Three days later, the first notice ‘To the Publick’ was published.  The premiums offered were for the discovery of good quality cobalt, the raising and curing of madder and drawings by boys and girls under the age of 14 and between the ages of 14 and 17.  The fuller ‘Plan’ of the Society was published on 19th February 1755.  As well as outlining the rules and regulations it included the statement that ‘Foreigners, or Persons that do not usually reside in Great Britain may be elected…corresponding Members…without being subject to Contribution’.   Shipley wrote to Benjamin Franklin, in September 1755, that, although they were strangers to each other, he had seen Franklin’s plan for promoting useful knowledge among the British plantations in America and the Society would be very happy if Franklin would become one of their ‘correspondent members’.  The Society believed that Franklin’s extensive general knowledge would provide them with intelligence regarding the premiums that should be offered to help the colonies, supporting ‘their desire to make Great Britain and her Colonies mutually dear and serviceable to each other’.    Franklin replied accepting their offer but insisted on sending 20 guineas as his contribution to the fund.  He did more than correspond.  During his stay in England, Franklin actively participated in the Society’s affairs as chairman of the committee of colonies and trade.  He also judged submissions for the polite arts premiums.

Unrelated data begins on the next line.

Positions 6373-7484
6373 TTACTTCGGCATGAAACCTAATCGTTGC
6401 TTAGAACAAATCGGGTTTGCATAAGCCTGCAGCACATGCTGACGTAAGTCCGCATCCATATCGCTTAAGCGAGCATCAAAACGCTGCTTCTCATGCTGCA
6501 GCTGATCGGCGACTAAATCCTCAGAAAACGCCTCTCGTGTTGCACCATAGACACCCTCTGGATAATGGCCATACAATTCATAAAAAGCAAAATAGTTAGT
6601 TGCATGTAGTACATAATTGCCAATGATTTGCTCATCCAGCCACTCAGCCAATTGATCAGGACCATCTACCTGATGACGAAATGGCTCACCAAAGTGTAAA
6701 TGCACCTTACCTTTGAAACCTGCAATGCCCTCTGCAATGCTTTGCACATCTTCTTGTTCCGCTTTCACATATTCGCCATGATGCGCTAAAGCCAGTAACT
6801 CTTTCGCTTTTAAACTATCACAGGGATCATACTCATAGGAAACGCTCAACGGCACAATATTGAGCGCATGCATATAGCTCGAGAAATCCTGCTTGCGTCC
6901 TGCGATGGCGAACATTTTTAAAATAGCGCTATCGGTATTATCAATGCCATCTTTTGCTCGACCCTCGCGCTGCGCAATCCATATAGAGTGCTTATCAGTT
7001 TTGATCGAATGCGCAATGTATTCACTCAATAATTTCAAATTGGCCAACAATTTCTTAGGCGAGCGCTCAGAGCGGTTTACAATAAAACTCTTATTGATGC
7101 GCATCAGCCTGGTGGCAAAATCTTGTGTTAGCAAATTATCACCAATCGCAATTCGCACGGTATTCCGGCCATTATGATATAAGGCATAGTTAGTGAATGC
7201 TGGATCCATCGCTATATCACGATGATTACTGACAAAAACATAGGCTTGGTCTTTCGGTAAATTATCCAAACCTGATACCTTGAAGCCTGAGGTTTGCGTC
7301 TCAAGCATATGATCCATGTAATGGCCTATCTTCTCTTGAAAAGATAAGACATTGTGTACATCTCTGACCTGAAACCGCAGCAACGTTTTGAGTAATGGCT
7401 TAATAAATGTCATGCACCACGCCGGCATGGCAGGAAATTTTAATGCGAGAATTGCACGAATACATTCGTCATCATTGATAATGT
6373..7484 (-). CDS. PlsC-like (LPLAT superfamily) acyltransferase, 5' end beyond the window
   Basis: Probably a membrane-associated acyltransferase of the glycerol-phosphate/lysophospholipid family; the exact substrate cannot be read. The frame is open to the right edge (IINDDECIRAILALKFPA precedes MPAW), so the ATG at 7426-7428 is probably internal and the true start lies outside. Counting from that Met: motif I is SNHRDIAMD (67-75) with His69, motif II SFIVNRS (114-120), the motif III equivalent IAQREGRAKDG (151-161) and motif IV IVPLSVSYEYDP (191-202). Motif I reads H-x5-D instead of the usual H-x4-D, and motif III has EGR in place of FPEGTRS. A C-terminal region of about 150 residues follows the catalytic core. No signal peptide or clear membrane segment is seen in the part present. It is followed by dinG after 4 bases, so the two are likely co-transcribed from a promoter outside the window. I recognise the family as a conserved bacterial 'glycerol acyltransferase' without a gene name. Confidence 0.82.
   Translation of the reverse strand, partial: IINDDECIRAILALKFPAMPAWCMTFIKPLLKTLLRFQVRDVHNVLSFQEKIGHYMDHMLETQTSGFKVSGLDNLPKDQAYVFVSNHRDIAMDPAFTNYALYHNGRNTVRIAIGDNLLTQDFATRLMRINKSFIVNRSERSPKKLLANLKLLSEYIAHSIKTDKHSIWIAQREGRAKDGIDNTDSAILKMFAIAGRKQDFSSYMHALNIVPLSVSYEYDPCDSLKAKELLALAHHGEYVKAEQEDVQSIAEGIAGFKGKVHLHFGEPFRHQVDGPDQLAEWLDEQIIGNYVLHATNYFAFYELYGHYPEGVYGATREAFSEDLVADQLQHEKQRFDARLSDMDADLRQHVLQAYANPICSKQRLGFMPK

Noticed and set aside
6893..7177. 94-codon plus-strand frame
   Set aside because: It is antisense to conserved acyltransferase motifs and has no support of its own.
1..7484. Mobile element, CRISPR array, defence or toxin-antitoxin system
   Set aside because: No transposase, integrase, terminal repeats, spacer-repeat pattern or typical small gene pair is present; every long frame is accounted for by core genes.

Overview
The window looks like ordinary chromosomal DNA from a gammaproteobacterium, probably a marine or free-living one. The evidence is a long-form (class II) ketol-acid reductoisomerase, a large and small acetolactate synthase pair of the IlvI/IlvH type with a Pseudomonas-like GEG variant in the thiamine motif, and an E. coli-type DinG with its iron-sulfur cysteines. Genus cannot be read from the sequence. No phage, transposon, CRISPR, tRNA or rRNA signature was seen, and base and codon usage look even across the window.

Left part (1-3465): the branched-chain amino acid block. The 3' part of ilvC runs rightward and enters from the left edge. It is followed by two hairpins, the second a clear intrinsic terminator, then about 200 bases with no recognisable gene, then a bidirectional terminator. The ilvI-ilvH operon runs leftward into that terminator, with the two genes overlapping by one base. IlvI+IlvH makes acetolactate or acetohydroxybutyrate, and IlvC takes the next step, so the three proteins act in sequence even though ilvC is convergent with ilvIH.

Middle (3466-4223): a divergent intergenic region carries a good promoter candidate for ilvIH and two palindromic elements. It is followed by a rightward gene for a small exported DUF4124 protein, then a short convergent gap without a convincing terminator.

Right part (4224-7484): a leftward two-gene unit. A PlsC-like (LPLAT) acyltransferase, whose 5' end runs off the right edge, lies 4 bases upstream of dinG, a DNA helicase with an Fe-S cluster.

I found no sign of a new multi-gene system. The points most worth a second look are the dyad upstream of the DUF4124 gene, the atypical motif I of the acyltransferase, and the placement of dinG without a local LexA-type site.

The official name of the Society is rather long, and somewhat cumbrous:   The Society for the Encouragement of Arts, Manufactures and Commerce, with the addition of ‘Royal’ granted in 1908.  It became better known as the Society of Arts, although in the early years it was sometimes known as ‘The Premium Society’, while James Boswell and others referred to it as ‘The Society of Arts and Sciences’.  Another, less used, variant was ‘The Society for Useful Arts’.

The membership quickly grew from the eleven at the foundation meeting to over 2,500 within a few years.  ‘In a word, the society is so numerous, the contributions so considerable, the plan so judiciously laid, and executed with such discretion and spirit, as to promise much more effectual and extensive advantage to the public than ever accrued from all the boasted academies of Christendom’ wrote Tobias Smollett in A Complete History of England.  He also included a reference in Humphry Clinker; Jery Melford writes to Sir Watkin Phillips that, ‘we are become members of the Society for the Encouragement of the Arts, and have assisted at some of their deliberations, which were conducted with equal spirit and sagacity’.